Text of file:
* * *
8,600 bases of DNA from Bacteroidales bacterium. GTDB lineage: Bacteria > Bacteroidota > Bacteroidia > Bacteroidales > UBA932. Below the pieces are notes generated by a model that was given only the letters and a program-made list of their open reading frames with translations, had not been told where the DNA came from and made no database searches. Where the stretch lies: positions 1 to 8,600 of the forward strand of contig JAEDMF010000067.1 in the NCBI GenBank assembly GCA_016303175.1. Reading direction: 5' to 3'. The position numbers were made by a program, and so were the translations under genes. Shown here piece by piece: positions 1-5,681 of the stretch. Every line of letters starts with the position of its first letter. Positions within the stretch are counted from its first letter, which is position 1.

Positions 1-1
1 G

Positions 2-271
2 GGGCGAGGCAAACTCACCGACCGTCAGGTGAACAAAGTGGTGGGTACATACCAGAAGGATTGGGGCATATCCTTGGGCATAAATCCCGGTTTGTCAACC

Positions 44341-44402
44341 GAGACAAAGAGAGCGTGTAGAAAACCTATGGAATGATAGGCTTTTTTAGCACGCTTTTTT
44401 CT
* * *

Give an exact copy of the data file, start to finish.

8,600 bases of DNA from Bacteroidales bacterium. GTDB lineage: Bacteria > Bacteroidota > Bacteroidia > Bacteroidales > UBA932. Below the pieces are notes generated by a model that was given only the letters and a program-made list of their open reading frames with translations, had not been told where the DNA came from and made no database searches. Where the stretch lies: positions 1 to 8,600 of the forward strand of contig JAEDMF010000067.1 in the NCBI GenBank assembly GCA_016303175.1. Reading direction: 5' to 3'. The position numbers were made by a program, and so were the translations under genes. Shown here piece by piece: positions 1-5,681 of the stretch. Every line of letters starts with the position of its first letter. Positions within the stretch are counted from its first letter, which is position 1.

Positions 1-1
1 G

Positions 2-271
2 GGGCGAGGCAAACTCACCGACCGTCAGGTGAACAAAGTGGTGGGTACATACCAGAAGGATTGGGGCATATCCTTGGGCATAAATCCCGGTTTGTCAACC

Positions 44341-44402
44341 GAGACAAAGAGAGCGTGTAGAAAACCTATGGAATGATAGGCTTTTTTAGCACGCTTTTTT
44401 CT